The Amorality of Web 2.0

In a provocative essay entitled The Amorality of Web 2.0, Nicholas Carr skewers the idealism of folks like me and Kevin Kelly, both of whom have pointed out the potential of Web 2.0 to harness collective intelligence. Carr makes some good points — even I am getting worried that the Web 2.0 hype is getting out of control — but he does it in a way that I find disappointing, and increasingly common. His method is what Plato described thousands of years ago as sophism, “making the better appear the worse,” not engaging in argument about the substance of what someone else is saying, but framing the discussion with straw men that can easily be demolished, arguments designed to win points rather than elicit truth.


For example, Carr focuses his argument against “collective intelligence” almost entirely on Wikipedia, ignoring all of the other examples described in my What is Web 2.0? article. And even in his discussion of Wikipedia, he makes the now-expected attack on the quality of entries with a few cheap shots rather than substantial analysis. While there clearly are problems with many Wikipedia articles, so too are there problems with traditional media. How can we castigate Wikipedia as flawed when our conservative television news services managed to persuade their viewers that weapons of mass destruction were found in Iraq, and that evidence was found linking Saddam Hussein to the Al Quaida attacks on 9/11!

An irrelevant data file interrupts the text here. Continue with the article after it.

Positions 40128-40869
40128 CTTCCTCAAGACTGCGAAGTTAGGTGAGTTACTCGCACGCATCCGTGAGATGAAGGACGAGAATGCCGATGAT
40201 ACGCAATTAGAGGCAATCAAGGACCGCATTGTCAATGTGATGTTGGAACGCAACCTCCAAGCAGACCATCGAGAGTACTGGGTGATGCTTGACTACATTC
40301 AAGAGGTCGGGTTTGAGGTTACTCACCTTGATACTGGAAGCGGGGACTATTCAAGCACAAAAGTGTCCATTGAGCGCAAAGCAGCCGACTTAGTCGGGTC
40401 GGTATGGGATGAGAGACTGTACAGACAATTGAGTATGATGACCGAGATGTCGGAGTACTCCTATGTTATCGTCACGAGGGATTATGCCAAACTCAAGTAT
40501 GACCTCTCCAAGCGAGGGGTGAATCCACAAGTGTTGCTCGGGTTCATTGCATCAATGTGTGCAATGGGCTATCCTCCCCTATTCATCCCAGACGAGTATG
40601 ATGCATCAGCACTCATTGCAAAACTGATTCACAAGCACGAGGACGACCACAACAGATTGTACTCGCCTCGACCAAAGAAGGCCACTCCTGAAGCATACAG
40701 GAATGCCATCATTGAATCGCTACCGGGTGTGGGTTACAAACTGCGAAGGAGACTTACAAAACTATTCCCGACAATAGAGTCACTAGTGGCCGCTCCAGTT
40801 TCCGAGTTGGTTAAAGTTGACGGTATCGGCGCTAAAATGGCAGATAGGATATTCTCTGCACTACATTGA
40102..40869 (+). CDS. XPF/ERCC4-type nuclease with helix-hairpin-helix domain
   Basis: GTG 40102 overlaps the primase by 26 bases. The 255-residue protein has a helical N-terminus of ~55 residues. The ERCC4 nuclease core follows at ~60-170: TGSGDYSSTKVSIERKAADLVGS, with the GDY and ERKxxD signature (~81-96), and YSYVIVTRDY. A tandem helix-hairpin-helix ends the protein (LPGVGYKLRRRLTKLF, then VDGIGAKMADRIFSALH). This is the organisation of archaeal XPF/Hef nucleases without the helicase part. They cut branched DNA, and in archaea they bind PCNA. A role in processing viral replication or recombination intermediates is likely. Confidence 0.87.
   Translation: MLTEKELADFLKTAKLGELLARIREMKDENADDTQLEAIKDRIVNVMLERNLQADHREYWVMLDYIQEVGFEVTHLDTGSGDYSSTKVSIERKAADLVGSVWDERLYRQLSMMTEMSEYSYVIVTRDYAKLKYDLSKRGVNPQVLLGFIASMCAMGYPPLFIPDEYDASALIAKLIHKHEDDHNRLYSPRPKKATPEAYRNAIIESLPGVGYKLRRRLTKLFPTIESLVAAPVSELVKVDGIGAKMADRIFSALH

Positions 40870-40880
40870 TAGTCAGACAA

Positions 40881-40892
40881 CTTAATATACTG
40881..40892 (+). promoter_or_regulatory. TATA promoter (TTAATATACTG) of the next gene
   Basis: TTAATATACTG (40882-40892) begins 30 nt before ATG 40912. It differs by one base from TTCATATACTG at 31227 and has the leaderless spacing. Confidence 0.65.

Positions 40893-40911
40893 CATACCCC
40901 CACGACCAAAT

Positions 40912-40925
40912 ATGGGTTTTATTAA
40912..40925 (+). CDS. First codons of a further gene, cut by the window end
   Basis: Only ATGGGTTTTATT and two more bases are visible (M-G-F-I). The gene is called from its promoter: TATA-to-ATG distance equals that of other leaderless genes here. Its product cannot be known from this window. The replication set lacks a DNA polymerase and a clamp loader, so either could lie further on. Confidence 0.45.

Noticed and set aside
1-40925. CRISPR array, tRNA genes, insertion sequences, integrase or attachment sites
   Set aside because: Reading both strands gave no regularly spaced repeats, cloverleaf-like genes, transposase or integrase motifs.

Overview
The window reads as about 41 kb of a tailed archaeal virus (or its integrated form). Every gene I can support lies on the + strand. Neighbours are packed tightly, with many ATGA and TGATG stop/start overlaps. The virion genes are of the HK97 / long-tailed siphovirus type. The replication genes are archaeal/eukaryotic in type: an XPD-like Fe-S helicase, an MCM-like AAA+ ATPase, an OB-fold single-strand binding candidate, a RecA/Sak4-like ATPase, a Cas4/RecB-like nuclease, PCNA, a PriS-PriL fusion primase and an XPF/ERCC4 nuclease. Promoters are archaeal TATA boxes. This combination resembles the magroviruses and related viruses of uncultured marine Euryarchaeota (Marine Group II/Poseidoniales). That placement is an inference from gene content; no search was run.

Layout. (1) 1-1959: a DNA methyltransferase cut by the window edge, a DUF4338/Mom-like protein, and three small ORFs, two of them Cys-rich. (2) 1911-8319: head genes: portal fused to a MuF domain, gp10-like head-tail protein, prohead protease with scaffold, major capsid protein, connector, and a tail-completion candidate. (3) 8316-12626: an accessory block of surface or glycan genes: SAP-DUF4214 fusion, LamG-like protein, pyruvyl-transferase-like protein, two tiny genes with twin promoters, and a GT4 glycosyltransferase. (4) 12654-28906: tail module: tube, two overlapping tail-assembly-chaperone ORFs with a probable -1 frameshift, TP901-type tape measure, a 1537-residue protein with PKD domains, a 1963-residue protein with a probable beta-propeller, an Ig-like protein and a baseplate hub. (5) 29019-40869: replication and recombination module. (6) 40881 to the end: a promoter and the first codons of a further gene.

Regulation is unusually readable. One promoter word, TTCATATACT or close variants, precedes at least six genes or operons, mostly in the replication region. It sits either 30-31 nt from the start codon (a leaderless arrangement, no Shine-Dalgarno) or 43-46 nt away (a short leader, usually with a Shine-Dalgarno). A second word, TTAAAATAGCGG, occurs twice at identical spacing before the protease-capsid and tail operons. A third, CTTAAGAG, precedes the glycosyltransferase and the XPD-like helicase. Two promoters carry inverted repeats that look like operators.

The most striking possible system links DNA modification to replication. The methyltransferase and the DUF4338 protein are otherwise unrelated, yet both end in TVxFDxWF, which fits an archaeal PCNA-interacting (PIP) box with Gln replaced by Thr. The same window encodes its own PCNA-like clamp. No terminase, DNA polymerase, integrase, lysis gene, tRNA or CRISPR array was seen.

What’s more, Carr’s article demonstrates the utility of Web 2.0 even as it denigrates the idea, displaying trackbacks from all over the web, and a rich tapestry of comments from readers. I’m writing this piece here, knowing that it will also be reflected automatically into the feedback on Carr’s article. How remarkable would that have been only a few years ago, and how mundane today?

It’s too bad that we can’t have a real debate about ideas, rather than cynical rhetoric that creates heat without shedding much light. I agree with Carr’s fundamental premise, about the amorality of technology, and the need to pour cold water on the idea that somehow new tools will change human nature. However, I wish he’d shown a little less amorality in his own writing.